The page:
Driving test results show that the chances of learner drivers passing can vary depending on where they live in the UK. Our latest research shows the UK has an overall 46% pass rate when it comes to learners sitting their practical driving test, but the discrepancy in pass rates across the country is immense, with the top performing region boasting more than double the pass rate of the worst performing.
For example, from 2019-20 only three in ten learner drivers passed their test in Rochdale, Greater Manchester (31%) and Erith in London (32%). The former had the lowest success rate in the country, with just 2,145 people out of 6,969 people passing their driving test.
Move to Kendal in Cumbria or Peterhead in Aberdeenshire and the success rate for learner drivers increases to 63%. Of course, location alone doesn’t determine how likely you are to pass your driving test. However, our research shows that the lowest driving test pass rates in the UK are in urban areas such as London, Birmingham, Manchester, and Leeds.
In contrast, rural areas such as the Lake District, Dorset, and Somerset have higher pass rates, as they are less likely to encounter heavy traffic, one-way systems, dual carriageways, and many of the other obstacles found in heavily urbanised cities.
The DVSA recently revealed the top reasons that UK learner drivers fail their driving test. These were found to be:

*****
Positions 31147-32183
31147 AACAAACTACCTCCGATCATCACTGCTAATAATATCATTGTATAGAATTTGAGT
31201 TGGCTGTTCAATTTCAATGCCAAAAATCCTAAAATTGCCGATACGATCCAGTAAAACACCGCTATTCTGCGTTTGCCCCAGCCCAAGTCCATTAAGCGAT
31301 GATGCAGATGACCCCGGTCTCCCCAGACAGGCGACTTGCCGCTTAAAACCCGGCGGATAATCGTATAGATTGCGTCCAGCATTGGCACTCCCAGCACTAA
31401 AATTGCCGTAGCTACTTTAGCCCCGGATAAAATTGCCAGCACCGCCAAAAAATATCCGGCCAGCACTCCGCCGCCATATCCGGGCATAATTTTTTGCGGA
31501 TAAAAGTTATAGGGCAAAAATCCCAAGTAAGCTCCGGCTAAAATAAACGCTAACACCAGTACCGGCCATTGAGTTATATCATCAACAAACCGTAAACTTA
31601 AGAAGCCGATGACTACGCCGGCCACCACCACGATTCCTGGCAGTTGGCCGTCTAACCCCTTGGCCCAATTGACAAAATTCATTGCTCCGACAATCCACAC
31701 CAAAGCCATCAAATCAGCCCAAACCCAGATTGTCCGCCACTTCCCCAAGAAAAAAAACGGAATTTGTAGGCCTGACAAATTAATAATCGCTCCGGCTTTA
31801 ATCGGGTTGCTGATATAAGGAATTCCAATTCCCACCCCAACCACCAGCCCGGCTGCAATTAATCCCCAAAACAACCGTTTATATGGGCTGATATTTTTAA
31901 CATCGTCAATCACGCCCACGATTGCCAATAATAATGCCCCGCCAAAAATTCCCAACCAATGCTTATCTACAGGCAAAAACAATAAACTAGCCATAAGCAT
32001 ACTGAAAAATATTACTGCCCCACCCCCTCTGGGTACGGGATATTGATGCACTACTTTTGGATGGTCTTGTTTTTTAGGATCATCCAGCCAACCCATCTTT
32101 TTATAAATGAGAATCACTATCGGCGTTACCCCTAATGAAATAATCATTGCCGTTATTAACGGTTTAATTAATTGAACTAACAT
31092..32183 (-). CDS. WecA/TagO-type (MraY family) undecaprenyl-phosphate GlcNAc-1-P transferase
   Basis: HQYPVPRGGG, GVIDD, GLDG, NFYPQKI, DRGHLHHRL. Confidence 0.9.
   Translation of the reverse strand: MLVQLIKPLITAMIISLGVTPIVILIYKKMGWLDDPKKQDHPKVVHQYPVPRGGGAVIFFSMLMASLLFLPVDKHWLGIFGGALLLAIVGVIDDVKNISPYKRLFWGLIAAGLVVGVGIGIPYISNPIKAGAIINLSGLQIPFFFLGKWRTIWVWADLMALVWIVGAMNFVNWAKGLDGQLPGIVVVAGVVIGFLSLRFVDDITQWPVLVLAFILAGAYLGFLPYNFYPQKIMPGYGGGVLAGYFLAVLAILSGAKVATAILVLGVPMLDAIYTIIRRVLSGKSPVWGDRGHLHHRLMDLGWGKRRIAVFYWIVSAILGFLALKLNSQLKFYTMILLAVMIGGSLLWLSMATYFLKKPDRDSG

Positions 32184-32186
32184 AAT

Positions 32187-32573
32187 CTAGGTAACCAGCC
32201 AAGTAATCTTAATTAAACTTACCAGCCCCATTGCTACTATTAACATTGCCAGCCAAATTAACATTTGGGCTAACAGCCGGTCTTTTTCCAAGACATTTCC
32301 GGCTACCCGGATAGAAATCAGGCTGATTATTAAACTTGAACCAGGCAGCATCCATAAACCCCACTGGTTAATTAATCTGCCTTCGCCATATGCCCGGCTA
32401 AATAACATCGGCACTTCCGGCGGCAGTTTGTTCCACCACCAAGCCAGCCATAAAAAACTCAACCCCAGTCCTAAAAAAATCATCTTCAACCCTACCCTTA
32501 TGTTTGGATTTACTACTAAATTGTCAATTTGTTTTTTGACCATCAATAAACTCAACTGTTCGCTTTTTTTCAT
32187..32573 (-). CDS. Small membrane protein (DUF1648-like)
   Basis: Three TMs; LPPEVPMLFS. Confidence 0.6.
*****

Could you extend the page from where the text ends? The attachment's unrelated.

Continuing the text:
Peter Brabin, Head of Training at Bill Plant Driving School, commented: “What’s somewhat surprising is that a lot of the most common test failures are some of the very first things you’re taught when you get behind the wheel. That clearly just goes to show that maintaining a regular pattern of lessons is important to keep up the fundamentals. Nerves also play a part in the test experience which cause silly mistakes that you wouldn’t expect.
“While we obviously want as many learner drivers passing their driving test and enjoying the freedom on the road that many of us are fortunate enough to enjoy, this just goes to show why it’s imperative learner drivers are properly scrutinised on their test. None of us want unsteady, uncertain and unsafe drivers on the road, causing more accidents and issues and more rebooked driving tests.”
When breaking the data down according to gender, men stand a better chance of passing. The national average pass rate for men is 50%. For women, the national average pass rate is 43%, seven percentage points below their male counterparts and three percentage points below the combined overall national average.
When small UK driving test centres are taken into account, the Isle of Mull in Scotland has the best pass rate. 17 people took their driving test in the Isle of Mull between 2019 and 2020 and all but two passed. That means it had a success rate of 88%. It’s a similar story for other minor test centres. Scotland’s Isle of Tiree and Inveraray, as well as the Isles of Scilly off the coast of Cornwall, all have pass rates over 80%.
However, it’s worth noting that these areas have less than five miles of A-roads. Therefore, for an accurate overview of the easiest and hardest places to pass your driving test, it’s important to look at major centres.